This isn’t one of those stories. As one might surmise from the name expatalachians, I’ve already left Appalachia, and I’m not certain I’ll ever live there again. And although I’m sympathetic to helping young people stay in the region, I also understand why they choose to leave. As I’ve written about elsewhere, folks have moved into and out of Appalachia looking for a better life for over a century, and I won’t begrudge the current generation for doing the same.

Instead, I’m interested in discussing the possibilities leaving presents for Appalachia. Rather than enjoining people to stay or shaming them for going, I would argue conversations about leaving the region should instead focus on how to incorporate the Appalachian diaspora into regional conversations from where they are. Doing so successfully would not only expand our view of the Appalachian experience but also, with millions of Appalachian migrants and their descendants living outside the region, meaning we could better draw on migrants’ diverse backgrounds and resources in addressing Appalachia’s problems.

Doing this properly means wrestling with several fundamental questions. The one I would like to address here is where Appalachian migrants should fit in discussions about the region. Having left the region, to what extent can and should migrants claim a seat at the table in conversations about Appalachia, and when might their voices usefully contribute to discussions of its issues?

This question has gained increased urgency following the publication of Hillbilly Elegy by JD Vance, a descendant of Appalachian migrants raised in Southwest Ohio. I don’t care much for JD Vance’s views on Appalachia, or the solutions he offers to its problems. However, in addition to critiquing Vance’s arguments, a particular line of Hillbilly Elegy criticism has focused on his lack of Appalachian credentials due to his being raised in Middletown, Ohio.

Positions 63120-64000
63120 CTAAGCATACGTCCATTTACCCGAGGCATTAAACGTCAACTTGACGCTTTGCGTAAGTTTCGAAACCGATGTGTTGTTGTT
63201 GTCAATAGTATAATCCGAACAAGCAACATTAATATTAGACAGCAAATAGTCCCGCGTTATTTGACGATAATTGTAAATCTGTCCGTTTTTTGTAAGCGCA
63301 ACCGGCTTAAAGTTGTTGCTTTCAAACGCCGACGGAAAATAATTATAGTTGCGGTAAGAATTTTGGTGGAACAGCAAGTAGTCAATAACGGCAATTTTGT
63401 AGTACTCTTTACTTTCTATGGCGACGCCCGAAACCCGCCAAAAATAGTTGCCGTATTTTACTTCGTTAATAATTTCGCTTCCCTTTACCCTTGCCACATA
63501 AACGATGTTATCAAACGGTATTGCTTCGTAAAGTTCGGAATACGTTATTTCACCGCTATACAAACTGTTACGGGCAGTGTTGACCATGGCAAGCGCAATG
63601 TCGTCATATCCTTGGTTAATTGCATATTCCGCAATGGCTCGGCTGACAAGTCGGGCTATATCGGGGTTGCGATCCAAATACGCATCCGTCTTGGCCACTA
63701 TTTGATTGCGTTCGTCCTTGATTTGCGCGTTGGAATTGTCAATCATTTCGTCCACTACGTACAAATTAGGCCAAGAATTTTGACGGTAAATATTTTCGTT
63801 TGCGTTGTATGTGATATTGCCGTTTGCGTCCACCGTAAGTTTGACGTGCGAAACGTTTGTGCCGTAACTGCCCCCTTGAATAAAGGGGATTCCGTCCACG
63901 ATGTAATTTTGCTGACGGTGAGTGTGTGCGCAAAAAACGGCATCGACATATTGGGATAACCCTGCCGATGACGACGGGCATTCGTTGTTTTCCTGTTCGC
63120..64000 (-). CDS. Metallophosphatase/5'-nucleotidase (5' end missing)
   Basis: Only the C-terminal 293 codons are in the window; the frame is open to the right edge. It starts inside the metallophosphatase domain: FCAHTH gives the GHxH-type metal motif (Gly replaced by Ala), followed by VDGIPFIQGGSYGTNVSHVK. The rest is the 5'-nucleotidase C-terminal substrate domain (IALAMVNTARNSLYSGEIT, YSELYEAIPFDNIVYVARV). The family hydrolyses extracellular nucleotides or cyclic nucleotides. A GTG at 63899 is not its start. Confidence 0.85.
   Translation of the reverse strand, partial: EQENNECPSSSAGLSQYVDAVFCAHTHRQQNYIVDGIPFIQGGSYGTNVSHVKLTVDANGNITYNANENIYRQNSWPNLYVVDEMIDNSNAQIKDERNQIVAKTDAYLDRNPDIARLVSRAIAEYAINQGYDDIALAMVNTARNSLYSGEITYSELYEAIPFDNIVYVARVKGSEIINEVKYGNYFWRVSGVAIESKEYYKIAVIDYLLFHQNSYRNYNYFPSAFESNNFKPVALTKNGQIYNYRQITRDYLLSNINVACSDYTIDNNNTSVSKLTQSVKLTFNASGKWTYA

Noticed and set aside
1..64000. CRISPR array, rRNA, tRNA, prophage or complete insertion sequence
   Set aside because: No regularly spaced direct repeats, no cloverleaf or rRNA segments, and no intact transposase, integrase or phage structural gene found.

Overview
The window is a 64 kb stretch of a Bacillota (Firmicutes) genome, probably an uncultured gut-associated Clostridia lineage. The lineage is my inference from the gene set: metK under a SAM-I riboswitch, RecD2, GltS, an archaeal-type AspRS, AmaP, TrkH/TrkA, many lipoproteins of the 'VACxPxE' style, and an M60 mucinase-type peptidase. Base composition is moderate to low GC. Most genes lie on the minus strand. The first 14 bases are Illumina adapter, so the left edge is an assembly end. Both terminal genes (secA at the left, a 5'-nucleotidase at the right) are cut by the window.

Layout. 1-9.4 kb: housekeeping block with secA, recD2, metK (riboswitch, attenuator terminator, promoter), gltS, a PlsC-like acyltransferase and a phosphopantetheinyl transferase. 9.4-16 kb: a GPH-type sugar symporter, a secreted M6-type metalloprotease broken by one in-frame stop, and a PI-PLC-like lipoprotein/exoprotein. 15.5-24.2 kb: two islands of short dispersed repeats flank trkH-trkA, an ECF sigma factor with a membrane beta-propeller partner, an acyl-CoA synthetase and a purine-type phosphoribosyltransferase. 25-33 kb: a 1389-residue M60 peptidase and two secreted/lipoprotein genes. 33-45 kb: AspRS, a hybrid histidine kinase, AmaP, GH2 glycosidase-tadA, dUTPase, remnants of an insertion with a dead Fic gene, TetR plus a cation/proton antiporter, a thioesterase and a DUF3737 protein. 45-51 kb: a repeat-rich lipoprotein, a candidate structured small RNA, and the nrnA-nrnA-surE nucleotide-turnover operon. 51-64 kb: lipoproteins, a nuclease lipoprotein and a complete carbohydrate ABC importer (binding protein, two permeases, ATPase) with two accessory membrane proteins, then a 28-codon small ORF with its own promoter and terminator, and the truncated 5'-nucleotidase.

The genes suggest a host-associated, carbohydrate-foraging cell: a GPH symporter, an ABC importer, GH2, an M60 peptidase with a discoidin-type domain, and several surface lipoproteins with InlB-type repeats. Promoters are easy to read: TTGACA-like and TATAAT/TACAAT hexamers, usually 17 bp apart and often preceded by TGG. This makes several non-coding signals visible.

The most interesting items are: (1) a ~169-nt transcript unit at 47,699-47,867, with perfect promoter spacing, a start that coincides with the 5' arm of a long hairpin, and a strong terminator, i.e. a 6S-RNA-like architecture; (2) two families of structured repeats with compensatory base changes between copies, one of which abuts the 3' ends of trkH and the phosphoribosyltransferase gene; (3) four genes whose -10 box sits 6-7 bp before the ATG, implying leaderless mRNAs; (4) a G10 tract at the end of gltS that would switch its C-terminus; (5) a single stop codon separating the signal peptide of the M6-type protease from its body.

Wherever you come out on the debate, this line of criticism highlights the ambiguities Appalachian migrants face in trying to address the region. On the one hand, I personally find it hard to deny Vance’s identification as Appalachian. Although not part of Appalachia, the region where he grew up, southwest Ohio, was a major destination for Appalachian migrants in the 20th century, and the Appalachian migrant identity remains relevant there. Furthermore, I fear this kind of territorial gatekeeping threatens to exclude those in the diaspora who sincerely and legitimately identify as Appalachian.

On the other hand, Appalachian migrants, including Vance, must also recognize their unique position in speaking from outside the region. Just as a well-off professor in Morgantown has a different experience from a glassmaker in Clarksburg, so too is an Appalachian migrant’s experience of the region different from someone who stays. Those of us who’ve been outside the region for several years must accept that both we and the region may have changed since our departure, and that our experiences “abroad” mean we can no longer claim to speak as “typical Appalachians,” if we ever could.